I just had a conversation with a friend this weekend about what the heck Bluetooth is. If only I'd known I could have looked it up in Jack's short glossary, in the front of this book.

The main body of the almanac is a listing of 366 entertainment and media companies, providing vital statistics such as address, financial information, contacts, affiliations, etc. There's also a field for recording how many apparent women officers each company has, as well as a notification if a company seems to be a good place for a woman or minority person to work and advance. A typical entry, pared down to the most basic information and what interests me, looks a bit like this:

First Look Media (
Ranks within this company's industry group: Sales 21; Profits 29
Types of business: independent film distribution
Contacts: Christopher Cooney, CEO [et al.]
Phone: 310-855-1199
Financials: 2001 sales in thousands: $28,200; 2001 profits in thousands: $-1,400
Competitive advantage: focus on international markets
Apparent women officers or directors: one

There's a break-out box outlining the company's growth plans and special features, and listing some of its better-known products (Antonia's Line, The Secret of Roan Inish, Titus, etc.)

Companies are listed alphabetically, but you can also look them up via their parent company, in the index in the back.

There are several narrative chapters in this book as well, giving major industry trends and an industry overview (charts and tables included.) There's also a really interesting section on project budgeting examples, which breaks down the estimated production costs of the "average" feature-length film and hour-long television program.

This one's interesting for media hounds and people wanting to pry into some of the nooks and crannies of the entertainment industry (including such narrow byways as 3-D video arcade games and bingo supplies.) Some of the bigger companies will be covered by other business sources, but I'm pretty sure this offers more depth in the industry than the general sources can do.

Hoover's Guide to Media Companies
Hoover's, Inc., 1996

Ah, Hoover's. The business standby. I haven't done business reference in a very long time (we have a separate desk in our library), so I'm a little rusty on what we have, but I'm pretty sure this isn't our most recent edition. Still, it's fun to look through.

Hoover's profiles companies in much the same way as Plunkett does, providing an initial industry overview and then a "list-lover's compendium" showing the 200 largest media companies (Sony won in 1996), the 200 fastest-growing companies, the top-earning US magazines, the newspapers with the highest circulation (USA Today beat New York Times), the top 10 web publishers, and so on. (There's a slightly depressing table showing the Publishers Weekly bestsellers for 1995; Danielle Steel takes 2 of the 5 spots in fiction.)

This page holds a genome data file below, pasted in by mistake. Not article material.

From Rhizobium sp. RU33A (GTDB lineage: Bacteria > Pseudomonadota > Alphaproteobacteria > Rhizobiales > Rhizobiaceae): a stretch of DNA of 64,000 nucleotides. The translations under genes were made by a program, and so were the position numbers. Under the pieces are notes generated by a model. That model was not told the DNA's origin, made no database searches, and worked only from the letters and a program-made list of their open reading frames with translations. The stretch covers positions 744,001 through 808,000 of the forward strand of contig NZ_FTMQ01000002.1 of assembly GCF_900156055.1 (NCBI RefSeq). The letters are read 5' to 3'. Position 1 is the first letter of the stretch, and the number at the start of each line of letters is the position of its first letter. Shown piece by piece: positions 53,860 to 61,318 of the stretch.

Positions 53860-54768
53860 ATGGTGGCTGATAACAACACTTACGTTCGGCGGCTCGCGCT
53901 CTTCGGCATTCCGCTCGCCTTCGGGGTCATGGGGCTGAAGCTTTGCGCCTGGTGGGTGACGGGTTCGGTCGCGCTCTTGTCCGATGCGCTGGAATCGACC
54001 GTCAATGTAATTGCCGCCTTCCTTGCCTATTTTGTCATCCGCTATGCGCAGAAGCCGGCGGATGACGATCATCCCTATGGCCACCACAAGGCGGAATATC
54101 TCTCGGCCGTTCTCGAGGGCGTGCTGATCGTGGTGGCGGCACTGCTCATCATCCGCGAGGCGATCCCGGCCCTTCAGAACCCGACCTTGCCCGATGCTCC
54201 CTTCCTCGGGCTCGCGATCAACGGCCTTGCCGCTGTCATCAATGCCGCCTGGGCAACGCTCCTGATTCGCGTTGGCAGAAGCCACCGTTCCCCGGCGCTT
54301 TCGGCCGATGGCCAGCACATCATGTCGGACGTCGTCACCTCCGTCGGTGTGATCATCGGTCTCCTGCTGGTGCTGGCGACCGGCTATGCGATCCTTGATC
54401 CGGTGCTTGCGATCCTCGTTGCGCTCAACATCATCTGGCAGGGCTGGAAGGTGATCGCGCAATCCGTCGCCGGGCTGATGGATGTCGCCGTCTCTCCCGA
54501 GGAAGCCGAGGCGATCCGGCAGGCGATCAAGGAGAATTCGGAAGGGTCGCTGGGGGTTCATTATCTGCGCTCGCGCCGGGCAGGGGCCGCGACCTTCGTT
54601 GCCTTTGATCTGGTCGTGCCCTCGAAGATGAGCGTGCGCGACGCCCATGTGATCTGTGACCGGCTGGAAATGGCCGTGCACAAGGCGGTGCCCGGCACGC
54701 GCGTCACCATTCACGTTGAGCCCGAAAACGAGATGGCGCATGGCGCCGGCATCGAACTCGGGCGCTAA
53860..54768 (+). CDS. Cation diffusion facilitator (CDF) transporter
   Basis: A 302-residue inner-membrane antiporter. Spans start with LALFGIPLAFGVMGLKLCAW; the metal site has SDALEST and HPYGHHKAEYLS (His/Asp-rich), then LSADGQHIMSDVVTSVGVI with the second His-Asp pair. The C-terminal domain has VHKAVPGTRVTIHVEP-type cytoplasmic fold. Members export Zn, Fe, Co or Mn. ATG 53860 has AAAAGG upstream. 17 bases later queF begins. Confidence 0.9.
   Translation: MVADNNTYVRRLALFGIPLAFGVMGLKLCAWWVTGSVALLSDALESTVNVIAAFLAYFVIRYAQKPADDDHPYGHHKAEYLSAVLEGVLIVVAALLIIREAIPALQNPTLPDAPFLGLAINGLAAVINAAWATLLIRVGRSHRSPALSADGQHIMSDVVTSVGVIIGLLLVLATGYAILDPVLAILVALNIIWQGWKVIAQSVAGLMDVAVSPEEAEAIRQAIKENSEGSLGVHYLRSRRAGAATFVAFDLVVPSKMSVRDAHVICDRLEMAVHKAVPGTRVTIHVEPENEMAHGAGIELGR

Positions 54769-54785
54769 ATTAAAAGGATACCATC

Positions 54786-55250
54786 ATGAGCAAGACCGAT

The profiles are alphabetical by company name, and they list pretty much the same vital stats as Plunkett does. Hoover's adds key competitors and a little more narrative, as well as slightly more thorough financials. There's also not complete overlap in who gets covered in each book; First Look isn't in Hoover's, and Encyclopedia Britannica isn't in Plunkett. Hoover's offers profiles for the "top" media companies, and then for a selection of extras, including Playboy Enterprises, Inc. (Which grossed $247.2 million in 1995.)

There's a list of further "key" media companies in the back, as well as several indices (including one by geographical location.)

Obviously, this one is highly geared to business researchers; in some ways, it seems more so than Plunkett's, at least to first glance.

Thursday, August 18, 2005

I've been a little busy lately, and because we're in summer intersession, I haven't been on the desk very much. But this morning I got a comment from some kind soul saying "more posts, please." And because I live to oblige...

Two reference books today, because the desk is quiet and I need the practice. Taken more or less at random from our reference collection, we have:

The Language of the Civil War
John D. Wright
Oryx Press, 2001

This is a fun one. It's an alphabetical list of words and phrases that developed during the Civil War. There's a good bibliography of further readings, and a comprehensive index. Also includes a listing of terms in related subject groups at the front (i.e., all the terms having to do with horses, weapons, medical matters, etc. are listed in one place.) I've had good experiences with Oryx Press encyclopedias in the past; they seem to be a pretty solid little publisher. There are some images of Civil War-era people and places, which can be useful when students are looking for that kind of thing. Overall, it's probably what I'd call a "secondary" reference tool--it's not a source of hard data or statistics, and it's likelier to be used as a browsing tool than for a specific answer to a search. But these are entertaining books to spend time with, as evidenced by our student assistants' strong inclination to choose them when they have to review something for their Reference Gem.